As I looked to the co-pilot seat to pickup my Flightplan paperwork, I heard a sudden change to the sound of the engines and felt a sudden loss of power. Now the training kicks in. Having only 50 odd hours on twins, I am not "highly" experienced in this type of situation. After test flying various aircraft post maintenance in my career and having my fair share of emergencies, this was my first one, on my own, in my own aircraft.

I followed the drill, Gear Up, Flaps Up, Identify, dead leg dead engine, wait, what..... Well this was different. I confirmed Gear and Flaps were up but the rudder pedals were not fighting me at all. The GFC 600 Yaw Damper took the Yaw in its stride and held the aircraft straight on its own. A little disconcerting considering this is not what I was taught.

Be that as it may, I looked at the EIS and realised I had no fuel flow or fuel pressure on the Left Engine. That must be my problem engine. I disconnected the Autopilot to confirm this and the Aircraft Yawed to the left like I was expecting. A quick engagement of the autopilot took care of the yaw again and I selected IAS HOLD at Blue line +10kts. Now I knew the aircraft would not stall, it was flying straight and I can diagnose the engine issue.

I tried the electric fuel pump and the engine came back to life but VERY rough. I confirmed on the EGT's that 2 cylinders were not firing. It was so rough at that point that I decided to rather shut it down completely and feather the prop.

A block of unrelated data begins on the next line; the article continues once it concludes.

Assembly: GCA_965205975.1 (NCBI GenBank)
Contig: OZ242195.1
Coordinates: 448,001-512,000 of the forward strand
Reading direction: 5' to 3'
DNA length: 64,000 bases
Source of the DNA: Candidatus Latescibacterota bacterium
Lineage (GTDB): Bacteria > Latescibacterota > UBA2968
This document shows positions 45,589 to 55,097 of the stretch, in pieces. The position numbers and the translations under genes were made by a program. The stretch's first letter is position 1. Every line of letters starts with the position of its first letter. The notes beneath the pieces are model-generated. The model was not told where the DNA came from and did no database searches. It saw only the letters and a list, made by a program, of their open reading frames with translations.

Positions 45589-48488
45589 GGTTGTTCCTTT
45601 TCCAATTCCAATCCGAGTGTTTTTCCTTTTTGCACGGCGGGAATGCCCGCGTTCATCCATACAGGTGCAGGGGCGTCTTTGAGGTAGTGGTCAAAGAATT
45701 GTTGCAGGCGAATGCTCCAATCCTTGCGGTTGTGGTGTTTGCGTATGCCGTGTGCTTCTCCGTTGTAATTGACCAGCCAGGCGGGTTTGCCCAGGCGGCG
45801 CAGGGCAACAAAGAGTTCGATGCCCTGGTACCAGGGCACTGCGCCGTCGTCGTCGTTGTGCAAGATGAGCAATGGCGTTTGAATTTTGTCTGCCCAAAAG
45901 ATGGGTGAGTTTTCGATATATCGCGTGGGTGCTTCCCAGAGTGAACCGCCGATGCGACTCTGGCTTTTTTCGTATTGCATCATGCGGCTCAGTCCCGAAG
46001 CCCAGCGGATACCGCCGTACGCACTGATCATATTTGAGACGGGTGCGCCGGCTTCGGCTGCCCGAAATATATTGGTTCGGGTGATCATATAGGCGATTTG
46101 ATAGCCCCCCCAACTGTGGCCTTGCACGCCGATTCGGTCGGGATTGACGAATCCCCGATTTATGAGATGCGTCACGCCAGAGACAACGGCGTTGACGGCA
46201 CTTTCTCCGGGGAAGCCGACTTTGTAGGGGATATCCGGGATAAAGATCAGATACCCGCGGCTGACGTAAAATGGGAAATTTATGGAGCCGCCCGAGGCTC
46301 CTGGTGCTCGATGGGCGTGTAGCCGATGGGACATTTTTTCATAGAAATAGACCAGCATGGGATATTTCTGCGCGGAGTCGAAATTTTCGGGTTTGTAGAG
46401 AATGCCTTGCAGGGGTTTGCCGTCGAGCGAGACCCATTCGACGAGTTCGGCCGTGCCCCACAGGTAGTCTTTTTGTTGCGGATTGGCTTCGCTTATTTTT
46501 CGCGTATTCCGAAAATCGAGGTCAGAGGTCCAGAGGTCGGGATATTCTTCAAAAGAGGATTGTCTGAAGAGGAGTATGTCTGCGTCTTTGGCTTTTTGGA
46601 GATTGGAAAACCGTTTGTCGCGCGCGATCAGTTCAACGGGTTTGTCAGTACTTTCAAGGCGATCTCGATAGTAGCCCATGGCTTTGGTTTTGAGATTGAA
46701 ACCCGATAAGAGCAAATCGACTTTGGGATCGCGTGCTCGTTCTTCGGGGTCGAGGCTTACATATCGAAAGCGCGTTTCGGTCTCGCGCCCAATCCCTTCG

Now the aircraft was climbing, getting me height, flying straight so I decided to declare the emergency with George and route back to Mossel Bay. Everything went smoothly from there and I landed without incident.

On reflection of what had just happened, I quickly realised what an asset it was to have those avionics during this sequence of events. The Autopilot took care of the massive yawing action, maintained the speed above Blue Line and with the Right engine at full power, controlled the speed to allow me to climb, gaining valuable altitude in an emergency situation, especially over water. The Engine Management System helped in a huge way in diagnosing and giving me the information I needed to make an informed decision to feather and land. The rest of the equipment was brilliant in helping me with my situational awareness and getting me back to Mossel Bay in the shortest time possible, considering I've never flown here before. I had woken up at 5 am, driven to Lanseria, Fueled, Flown 3 1/2 hrs to Mosel Bay, worked in the scorching sun for at least two hours, fueled again, had a quick bite to eat and taken off again for another 3 1/2 hrs home. I was tired and slightly fatigued from the sun so to have these systems take over and look after me like they did was a welcomed relief. I've always said it would never happen to me but it did and it can happen at any time.